We both wanted to live together again, sooner or later.
But the truth is: that distance only kept increasing.
We realised eventually we had no reasons to worry about it. We found ourselves eager and curious to find out each other’s next steps, ready to adapt in the best possible way to new circumstances.
A Borderless Friendship grows: 375/787 km of adaptation
Three years of adjustments, discoveries, and phone calls, when available, made us enjoy our respective realities. We allowed ourselves to digest all the changing perspectives. Still, never forgetting to find a moment to share what was going on in our separate lives as long-distance friends.
We became the only narrator of our individual stories. When she visited me in Rome, I welcomed her and made her feel at home, and she did the same to me in Bari. The sea hugged us in our talks, whether small or crucial.
We had the time to house our valuable itinerant friendship in an apartment in Milan, just before I had to leave for China.
Building on 8858 km of trust
We said goodbye after a long weekend together. It was happening again: a new farewell for our borderless friendship, this time facing a different time zone. Another plane for me, another border to cross while watching people I cared for on the edge.
Would our friendship make it after this?
We did not know.
We separated with our typical big hug, wishing the best for us, smiling at each other, meaning it. At that moment, we knew we were going to miss each other on two different ends of the blue, blue sky. We could only hope to catch a rainbow over our heads.
Three months passed, and technology helped us keeping in touch. It was always the right time for a video call to joke and share stories of crazy nights either in Puglia or in Shanghai. We felt at home, far from home, in a nowhere space, that was all ours.
We developed a sense of bonding, le fil rouge, that kept us connected when needed.
Mi manchi, I miss you, was the keyword.
We spent so much time together here and there that often we experienced the same feelings and lifecycle: when she was feeling down with university problems, it was probably happening to me as well. Communication was vital. We ended up analyzing and solving dozens of problems together.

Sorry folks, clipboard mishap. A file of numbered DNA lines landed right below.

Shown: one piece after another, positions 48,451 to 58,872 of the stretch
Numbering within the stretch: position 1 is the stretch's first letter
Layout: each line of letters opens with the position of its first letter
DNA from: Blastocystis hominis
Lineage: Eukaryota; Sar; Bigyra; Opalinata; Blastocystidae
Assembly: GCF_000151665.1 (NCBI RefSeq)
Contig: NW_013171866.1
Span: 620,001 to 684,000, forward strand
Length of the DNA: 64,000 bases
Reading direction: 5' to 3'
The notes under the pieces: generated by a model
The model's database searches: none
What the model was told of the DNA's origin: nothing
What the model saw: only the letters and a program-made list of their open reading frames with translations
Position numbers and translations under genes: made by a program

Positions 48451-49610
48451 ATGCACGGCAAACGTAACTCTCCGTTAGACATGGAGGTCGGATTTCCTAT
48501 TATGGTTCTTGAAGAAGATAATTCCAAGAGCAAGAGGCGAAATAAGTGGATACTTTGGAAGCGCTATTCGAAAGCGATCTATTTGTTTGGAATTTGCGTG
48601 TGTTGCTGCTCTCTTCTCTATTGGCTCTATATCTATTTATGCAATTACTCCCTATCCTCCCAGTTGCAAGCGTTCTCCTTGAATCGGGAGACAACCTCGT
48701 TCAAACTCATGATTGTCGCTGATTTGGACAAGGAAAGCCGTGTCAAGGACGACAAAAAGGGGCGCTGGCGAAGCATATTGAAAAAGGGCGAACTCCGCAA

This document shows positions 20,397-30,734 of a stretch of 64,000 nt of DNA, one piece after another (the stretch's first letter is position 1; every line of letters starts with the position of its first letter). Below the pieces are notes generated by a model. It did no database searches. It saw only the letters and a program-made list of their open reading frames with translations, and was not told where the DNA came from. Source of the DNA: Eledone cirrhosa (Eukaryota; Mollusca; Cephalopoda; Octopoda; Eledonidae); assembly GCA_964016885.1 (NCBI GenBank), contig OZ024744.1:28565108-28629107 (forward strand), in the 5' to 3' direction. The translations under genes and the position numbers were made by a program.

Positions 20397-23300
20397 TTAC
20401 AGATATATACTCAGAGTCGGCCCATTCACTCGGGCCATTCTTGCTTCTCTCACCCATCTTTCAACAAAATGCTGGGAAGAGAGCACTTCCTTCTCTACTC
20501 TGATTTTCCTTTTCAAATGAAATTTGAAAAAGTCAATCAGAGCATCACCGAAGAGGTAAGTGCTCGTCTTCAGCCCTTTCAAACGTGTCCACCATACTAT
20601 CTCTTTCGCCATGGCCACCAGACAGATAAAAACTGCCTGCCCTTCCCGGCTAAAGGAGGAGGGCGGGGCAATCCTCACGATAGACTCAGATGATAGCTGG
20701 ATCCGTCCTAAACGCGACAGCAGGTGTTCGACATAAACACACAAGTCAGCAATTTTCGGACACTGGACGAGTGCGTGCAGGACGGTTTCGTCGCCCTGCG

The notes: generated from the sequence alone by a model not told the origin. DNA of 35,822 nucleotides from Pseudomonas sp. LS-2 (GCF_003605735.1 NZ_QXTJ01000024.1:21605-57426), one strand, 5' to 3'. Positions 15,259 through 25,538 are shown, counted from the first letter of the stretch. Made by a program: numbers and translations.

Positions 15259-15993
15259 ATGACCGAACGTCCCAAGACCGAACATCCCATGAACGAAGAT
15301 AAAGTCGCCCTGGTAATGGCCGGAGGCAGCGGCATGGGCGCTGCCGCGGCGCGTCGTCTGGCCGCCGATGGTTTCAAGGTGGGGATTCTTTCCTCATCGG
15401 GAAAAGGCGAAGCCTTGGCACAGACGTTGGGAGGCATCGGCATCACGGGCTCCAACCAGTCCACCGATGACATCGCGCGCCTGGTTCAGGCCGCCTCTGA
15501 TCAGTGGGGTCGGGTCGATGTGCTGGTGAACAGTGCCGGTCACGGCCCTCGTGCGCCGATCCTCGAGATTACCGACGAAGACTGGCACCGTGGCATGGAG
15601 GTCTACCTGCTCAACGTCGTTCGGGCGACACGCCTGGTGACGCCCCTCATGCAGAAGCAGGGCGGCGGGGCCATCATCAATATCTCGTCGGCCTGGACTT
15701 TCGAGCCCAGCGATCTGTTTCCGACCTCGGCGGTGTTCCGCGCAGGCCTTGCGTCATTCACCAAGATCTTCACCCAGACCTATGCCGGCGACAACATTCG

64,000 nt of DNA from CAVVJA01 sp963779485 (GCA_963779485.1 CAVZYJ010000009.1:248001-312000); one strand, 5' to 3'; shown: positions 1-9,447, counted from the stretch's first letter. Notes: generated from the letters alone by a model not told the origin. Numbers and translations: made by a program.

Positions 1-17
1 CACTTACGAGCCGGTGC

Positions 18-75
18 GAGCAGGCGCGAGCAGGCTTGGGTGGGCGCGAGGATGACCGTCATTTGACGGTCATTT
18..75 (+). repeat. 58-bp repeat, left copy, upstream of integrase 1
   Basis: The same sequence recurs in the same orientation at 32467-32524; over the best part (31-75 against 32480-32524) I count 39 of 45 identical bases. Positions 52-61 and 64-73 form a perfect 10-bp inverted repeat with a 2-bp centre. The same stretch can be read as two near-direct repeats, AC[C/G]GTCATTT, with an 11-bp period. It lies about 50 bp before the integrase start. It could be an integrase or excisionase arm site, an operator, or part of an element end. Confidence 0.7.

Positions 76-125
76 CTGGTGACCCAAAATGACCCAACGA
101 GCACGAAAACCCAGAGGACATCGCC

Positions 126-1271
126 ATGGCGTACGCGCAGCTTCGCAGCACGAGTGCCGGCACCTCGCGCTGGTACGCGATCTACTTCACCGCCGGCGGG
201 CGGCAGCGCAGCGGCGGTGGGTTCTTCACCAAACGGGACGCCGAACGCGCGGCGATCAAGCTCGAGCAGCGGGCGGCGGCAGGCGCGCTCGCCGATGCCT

We had left each other. But our hearts were still holding on where our hands couldn’t anymore.
The Borderless Friendship right now: a huge 307 km of distance after a short 130,1864km apart
Our personal map kept zigzagging, this way and that. We were closer than ever for two years, when I came back, then I went abroad again.
Now, with these Covid restrictions, we have to confess: we feel so distant again.
If someone is missing for days, the other calls and check-in. If we disagree on something, we do our best to listen and debate with an open heart. It’s what we always did.
This fourteen-year-old borderless friendship still amazes me in the way we never cease to take care of each other. What matters to maintain that long-distance friendship is our ability to praise one another when we’re really needing it. To comfort and let the other in, even in situations where we were not able to live firsthand. A sudden phone call of hers could be the breakthrough on a cloudy day. My friends turn out to be hers and vice versa. We are still growing together in this, with shareable moments of pain and joy.
I don’t know what the future holds for us. I sincerely think that no matter the place we go next, we will be happier than ever for ourselves. We have become the women we are today by enriching our lives. By adding, not subtracting to our friendship.
There might be no simple formula for recreating that. But I know that if you give each other freedom to go wherever you want, you’ll also be setting your friendship free.
And that is the meaning of a true borderless friendship.